Rhizopus soft rot is one of those diseases that can come into your garden from the grocery store.
Foods may look perfectly healthy when you bring them home. What you may not see are thousands of bacteria, fungal spores, or viruses that quickly make themselves at home in your garden. Some of these pathogens can take years to get rid of.
Rhizopus soft rot hosts
Also known as black bread mold, Rhizopus soft rot is caused by Rhizopus stolonifer fungi. This fungal disease is commonly seen on sweet potatoes, strawberries, pears, peaches, melons, and mangos. These delicious crops have a high sugar content and are easily damaged. When these fungi appear in damaged almonds, we call it hull rot.
Rhizopus soft rot symptoms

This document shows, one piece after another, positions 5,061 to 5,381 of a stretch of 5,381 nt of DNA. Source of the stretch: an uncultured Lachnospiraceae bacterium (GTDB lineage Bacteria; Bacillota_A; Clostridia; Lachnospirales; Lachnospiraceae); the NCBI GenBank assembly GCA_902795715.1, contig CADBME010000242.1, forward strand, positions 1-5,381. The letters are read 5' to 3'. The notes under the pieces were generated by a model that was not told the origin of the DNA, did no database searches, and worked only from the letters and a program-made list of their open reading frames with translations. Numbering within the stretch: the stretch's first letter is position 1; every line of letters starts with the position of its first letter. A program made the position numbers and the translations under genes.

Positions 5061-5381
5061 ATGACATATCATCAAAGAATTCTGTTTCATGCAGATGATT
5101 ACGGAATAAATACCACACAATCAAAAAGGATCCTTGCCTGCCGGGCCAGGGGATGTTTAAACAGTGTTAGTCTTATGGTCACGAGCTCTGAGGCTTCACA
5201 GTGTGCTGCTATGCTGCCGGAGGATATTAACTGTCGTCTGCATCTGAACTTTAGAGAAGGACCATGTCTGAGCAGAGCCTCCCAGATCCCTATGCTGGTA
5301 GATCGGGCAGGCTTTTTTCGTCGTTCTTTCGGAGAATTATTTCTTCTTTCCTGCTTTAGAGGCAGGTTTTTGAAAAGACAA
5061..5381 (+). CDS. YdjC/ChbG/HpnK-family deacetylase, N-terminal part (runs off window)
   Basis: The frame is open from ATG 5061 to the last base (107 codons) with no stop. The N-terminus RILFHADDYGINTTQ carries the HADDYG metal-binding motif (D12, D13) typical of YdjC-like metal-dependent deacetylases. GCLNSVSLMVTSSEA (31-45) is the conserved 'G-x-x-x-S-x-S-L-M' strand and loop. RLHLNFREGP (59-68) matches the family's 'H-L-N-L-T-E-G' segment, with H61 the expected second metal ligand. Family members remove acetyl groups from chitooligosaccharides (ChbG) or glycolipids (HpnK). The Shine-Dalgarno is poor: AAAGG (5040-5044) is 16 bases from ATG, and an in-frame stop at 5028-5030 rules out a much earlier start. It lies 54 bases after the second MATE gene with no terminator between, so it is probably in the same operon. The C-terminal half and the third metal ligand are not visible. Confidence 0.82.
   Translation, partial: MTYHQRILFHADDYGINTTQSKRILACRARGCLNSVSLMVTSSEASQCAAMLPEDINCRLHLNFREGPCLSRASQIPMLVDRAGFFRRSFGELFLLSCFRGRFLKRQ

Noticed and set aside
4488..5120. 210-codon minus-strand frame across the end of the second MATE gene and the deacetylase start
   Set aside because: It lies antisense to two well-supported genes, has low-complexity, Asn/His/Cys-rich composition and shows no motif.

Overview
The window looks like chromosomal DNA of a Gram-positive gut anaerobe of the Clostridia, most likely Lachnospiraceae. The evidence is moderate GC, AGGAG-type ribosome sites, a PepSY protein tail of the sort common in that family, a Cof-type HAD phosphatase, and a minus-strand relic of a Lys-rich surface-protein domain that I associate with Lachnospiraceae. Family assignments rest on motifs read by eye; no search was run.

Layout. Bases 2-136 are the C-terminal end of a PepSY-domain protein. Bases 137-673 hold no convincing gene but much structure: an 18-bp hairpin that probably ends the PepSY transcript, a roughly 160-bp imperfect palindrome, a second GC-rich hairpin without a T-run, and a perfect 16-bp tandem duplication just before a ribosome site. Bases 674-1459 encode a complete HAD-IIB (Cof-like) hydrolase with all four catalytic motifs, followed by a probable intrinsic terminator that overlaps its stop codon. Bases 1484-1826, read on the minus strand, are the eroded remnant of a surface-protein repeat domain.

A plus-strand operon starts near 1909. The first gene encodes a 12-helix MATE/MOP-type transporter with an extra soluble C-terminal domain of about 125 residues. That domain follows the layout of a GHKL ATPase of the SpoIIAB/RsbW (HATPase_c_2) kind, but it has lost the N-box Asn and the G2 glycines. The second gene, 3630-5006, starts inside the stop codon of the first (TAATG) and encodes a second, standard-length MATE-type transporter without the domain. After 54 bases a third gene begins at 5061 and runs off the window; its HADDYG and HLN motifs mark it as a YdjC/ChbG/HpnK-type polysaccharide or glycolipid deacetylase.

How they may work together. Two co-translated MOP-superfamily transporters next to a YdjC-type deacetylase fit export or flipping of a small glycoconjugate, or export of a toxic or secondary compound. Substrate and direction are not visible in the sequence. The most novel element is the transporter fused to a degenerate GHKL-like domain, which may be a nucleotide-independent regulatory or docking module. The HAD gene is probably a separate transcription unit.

Tiny wounds or bruises slowly become water-soaked areas. Those areas then turn soft and start to rot. When conditions are right, white thread-like mycelia appear with little black knobs (sporangia) on top. These fungi produce enzymes when they germinate that help them penetrate plant cell walls.
Rhizopus soft rot behavior
The fungi that cause Rhizopus soft rot are surprisingly athletic. Like many plants in the garden, they spread rapidly using stolons or runners. These fungal runners can move up walls and tree trunks, as well as horizontally across branches, stems, and soil. These fungi thrive when temperatures are 68°F–86°F and they can survive in weather as hot as 140°F.
Rhizopus soft rot prevention
Once fruit begins rotting, there isn’t much you can do besides trim out the bad bits and eat the rest. There are several things you can do to prevent Rhizopus soft rot:
If you are growing sweet potatoes, curing them properly after harvesting is the best way to prevent Rhizopus soft rot. This means storing them at 84°F at 90% humidity for 5 to 7 days.
You can grow a surprising amount of food in your own yard. Ask me how!
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